HONOLULU (AP) - There seems to be less aloha on Hawaii's roadways these days.
More than half of respondents to a new survey say they believe that Hawaii drivers are less courteous than they were five years ago.
More than 9 in 10 drivers said they'd encountered other drivers signaling late or not at all in the past three months. Two-thirds said someone didn't allow them to merge, while more than half said they'd been cut off sometime during the same three-month span, the survey said.
The study, conducted by Honolulu-based QMark Research, was commissioned by First Insurance Co. of Hawaii as part of a campaign to encourage courteous driving.
One gesture that's disappearing on roadways in Hawaii is the shaka, a common hand signal to express thanks, the study said.
Only 18 percent of residents said they use the shaka most often to acknowledge courtesy from other drivers, while 3 in 4 drivers said they prefer a simple wave of the hand.
Barbara Ankersmit, QMark's president, told the Honolulu Star-Advertiser that she was surprised the shaka was not very common in a state "where aloha and courtesy are important to acknowledge."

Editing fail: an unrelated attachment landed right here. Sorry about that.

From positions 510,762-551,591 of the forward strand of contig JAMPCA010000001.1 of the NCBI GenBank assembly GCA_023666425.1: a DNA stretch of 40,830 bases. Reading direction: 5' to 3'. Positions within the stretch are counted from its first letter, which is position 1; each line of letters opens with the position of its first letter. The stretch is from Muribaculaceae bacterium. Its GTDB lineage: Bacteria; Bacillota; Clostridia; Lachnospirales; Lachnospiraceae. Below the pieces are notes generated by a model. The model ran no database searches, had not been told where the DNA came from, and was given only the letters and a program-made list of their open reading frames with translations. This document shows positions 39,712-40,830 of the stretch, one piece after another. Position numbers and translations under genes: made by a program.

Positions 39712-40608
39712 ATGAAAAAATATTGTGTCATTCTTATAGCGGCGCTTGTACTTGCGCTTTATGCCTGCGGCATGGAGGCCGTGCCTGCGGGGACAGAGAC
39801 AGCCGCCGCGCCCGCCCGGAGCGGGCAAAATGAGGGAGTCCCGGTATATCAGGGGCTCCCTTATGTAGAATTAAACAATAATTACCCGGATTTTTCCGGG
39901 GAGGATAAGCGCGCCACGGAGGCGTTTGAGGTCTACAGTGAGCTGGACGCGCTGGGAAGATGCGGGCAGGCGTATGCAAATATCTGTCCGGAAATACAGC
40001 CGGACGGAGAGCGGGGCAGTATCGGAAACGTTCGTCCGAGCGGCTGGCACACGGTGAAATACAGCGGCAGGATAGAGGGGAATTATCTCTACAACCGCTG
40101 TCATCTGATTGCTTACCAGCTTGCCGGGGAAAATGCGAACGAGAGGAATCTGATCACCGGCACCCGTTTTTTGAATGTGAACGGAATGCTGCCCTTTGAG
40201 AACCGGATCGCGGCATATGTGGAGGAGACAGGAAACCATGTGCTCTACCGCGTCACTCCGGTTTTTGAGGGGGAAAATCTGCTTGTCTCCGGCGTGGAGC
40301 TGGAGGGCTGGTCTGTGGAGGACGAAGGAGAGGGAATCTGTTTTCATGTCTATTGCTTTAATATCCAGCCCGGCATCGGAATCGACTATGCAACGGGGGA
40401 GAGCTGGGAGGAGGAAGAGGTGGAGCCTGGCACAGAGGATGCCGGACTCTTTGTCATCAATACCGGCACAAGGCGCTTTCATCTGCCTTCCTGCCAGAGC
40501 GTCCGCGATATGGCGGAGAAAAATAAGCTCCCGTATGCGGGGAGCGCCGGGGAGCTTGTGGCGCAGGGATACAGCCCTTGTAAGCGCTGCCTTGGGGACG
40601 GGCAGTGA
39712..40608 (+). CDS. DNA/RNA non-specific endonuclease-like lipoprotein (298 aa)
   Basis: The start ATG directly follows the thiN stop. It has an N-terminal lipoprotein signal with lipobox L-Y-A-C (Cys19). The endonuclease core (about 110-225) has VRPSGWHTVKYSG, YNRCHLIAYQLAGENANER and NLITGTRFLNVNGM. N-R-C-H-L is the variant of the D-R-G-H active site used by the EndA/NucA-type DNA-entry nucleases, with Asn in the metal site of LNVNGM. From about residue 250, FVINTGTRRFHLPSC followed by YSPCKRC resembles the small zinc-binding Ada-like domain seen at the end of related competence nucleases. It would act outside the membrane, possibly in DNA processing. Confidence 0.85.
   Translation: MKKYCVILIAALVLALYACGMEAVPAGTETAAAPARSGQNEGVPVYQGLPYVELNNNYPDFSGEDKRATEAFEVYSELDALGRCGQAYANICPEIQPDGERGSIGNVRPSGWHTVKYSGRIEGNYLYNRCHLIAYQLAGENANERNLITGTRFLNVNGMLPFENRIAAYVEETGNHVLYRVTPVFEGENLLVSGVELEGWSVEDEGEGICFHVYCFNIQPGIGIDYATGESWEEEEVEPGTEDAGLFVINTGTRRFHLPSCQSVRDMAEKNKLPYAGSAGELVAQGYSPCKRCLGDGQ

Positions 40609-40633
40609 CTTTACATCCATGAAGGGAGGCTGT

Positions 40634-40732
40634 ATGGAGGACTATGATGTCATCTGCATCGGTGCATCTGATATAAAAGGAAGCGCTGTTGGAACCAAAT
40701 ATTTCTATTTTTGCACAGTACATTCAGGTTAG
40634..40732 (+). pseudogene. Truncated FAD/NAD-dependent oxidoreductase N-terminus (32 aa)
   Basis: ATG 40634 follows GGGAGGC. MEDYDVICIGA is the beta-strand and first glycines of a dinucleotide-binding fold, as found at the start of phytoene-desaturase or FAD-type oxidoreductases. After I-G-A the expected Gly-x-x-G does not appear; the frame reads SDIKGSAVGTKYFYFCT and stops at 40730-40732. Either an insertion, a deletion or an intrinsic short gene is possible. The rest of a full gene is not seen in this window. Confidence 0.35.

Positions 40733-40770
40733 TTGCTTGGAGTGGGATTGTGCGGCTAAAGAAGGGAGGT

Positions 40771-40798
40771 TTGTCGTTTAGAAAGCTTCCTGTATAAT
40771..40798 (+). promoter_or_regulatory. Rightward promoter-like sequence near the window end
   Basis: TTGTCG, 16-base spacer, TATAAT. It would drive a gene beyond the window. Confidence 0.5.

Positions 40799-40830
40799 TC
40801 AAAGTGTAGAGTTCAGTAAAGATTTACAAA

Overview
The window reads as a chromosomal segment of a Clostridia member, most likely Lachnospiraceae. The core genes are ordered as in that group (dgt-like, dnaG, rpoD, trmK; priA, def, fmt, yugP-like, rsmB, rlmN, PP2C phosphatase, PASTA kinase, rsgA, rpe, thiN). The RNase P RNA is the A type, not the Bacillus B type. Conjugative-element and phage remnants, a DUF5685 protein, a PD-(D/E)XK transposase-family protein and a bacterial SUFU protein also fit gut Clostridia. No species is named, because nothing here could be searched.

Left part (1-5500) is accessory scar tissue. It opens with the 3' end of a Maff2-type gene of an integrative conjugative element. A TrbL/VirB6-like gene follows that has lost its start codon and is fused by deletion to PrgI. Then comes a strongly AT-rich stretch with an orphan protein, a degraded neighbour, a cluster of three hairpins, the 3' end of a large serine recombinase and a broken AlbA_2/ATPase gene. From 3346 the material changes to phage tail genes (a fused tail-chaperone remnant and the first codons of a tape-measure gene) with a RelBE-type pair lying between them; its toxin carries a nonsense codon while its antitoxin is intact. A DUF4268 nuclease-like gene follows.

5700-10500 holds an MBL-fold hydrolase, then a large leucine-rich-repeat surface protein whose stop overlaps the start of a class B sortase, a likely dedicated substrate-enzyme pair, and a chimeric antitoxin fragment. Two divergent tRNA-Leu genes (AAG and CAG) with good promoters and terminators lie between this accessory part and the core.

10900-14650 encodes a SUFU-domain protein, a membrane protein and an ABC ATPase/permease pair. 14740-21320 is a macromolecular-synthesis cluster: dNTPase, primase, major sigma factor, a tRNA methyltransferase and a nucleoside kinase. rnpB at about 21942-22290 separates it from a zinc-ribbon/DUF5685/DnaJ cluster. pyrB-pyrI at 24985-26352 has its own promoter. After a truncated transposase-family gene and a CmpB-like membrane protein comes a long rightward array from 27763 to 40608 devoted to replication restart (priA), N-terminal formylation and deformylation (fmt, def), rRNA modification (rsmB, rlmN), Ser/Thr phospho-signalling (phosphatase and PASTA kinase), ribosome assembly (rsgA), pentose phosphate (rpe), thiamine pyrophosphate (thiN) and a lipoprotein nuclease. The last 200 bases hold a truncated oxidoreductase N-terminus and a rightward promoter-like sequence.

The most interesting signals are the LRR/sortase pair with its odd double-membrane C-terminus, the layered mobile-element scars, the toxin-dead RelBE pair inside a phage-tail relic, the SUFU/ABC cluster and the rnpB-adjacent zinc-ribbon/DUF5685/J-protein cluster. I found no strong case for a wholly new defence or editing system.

The study was conducted in February, starting with a voluntary email sample, then using telephone sampling to build a representative sample of Hawaii.
The study found that 85 percent of people thought it was either somewhat or very important for other drivers to acknowledge their courtesy on the road. And 91 percent said their courtesy is acknowledged either most of the time or every time.
While drivers were quick to acknowledge bad driving habits of others, they overwhelmingly said they themselves exhibited the behavior less often.
The study also found 27 percent of drivers acknowledged talking on their cellphone without a handless headset while driving, while 19 percent acknowledged texting behind the wheel.